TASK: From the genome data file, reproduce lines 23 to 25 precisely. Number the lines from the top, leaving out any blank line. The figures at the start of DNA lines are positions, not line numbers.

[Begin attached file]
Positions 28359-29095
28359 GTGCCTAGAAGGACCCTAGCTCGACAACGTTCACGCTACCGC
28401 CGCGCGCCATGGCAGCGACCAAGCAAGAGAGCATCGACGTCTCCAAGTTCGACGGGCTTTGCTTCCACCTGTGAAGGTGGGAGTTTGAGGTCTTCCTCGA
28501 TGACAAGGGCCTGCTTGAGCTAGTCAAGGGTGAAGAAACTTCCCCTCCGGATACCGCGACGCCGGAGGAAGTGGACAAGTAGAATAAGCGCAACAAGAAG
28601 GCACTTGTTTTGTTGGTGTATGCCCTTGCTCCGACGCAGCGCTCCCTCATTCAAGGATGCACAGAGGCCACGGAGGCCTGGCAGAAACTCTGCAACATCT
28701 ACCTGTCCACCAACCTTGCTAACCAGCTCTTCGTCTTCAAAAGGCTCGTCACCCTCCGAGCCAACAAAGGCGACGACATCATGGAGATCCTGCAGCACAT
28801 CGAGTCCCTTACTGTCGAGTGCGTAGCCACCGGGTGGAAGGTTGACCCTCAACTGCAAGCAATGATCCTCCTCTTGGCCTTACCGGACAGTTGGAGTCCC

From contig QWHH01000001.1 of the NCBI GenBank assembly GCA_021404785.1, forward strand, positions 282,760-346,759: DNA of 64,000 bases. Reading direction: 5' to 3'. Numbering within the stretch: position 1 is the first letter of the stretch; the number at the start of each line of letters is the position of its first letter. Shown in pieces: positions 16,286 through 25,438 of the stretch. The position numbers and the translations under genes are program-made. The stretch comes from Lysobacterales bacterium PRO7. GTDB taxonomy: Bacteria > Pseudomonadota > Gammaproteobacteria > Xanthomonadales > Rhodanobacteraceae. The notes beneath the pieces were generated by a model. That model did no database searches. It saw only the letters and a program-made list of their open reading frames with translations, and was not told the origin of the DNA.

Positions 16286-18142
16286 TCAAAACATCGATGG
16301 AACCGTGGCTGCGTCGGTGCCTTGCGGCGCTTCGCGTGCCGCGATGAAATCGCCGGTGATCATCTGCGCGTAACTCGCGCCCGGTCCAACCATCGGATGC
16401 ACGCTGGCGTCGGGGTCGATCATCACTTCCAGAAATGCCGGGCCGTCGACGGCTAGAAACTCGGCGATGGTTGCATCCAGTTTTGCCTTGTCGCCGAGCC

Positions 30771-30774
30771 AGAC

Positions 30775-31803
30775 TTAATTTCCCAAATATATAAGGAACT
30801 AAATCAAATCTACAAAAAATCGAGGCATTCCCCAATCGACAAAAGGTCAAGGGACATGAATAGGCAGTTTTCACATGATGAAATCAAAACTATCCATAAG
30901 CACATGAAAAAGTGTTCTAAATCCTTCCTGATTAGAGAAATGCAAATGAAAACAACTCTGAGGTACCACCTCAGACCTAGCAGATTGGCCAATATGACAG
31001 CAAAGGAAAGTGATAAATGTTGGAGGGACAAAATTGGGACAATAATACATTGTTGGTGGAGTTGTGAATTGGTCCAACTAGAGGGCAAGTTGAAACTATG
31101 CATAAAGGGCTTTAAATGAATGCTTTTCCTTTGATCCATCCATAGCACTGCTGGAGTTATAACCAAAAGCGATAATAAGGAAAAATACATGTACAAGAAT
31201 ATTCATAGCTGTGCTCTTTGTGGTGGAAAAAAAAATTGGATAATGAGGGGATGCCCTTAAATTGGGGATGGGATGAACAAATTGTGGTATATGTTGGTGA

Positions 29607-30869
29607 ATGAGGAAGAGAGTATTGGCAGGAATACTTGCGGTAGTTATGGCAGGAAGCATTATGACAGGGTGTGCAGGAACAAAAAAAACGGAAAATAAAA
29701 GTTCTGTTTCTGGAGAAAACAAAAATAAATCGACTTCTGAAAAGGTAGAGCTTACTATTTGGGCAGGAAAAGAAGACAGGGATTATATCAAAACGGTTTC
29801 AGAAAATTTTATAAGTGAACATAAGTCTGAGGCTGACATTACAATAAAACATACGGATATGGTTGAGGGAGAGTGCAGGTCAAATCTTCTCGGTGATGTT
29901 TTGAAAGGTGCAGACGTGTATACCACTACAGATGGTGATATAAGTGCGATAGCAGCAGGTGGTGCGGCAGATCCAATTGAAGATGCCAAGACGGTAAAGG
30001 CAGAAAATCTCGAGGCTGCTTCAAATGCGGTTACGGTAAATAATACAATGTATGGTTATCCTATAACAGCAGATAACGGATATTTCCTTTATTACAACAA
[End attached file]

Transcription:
29607 ATGAGGAAGAGAGTATTGGCAGGAATACTTGCGGTAGTTATGGCAGGAAGCATTATGACAGGGTGTGCAGGAACAAAAAAAACGGAAAATAAAA
29701 GTTCTGTTTCTGGAGAAAACAAAAATAAATCGACTTCTGAAAAGGTAGAGCTTACTATTTGGGCAGGAAAAGAAGACAGGGATTATATCAAAACGGTTTC
29801 AGAAAATTTTATAAGTGAACATAAGTCTGAGGCTGACATTACAATAAAACATACGGATATGGTTGAGGGAGAGTGCAGGTCAAATCTTCTCGGTGATGTT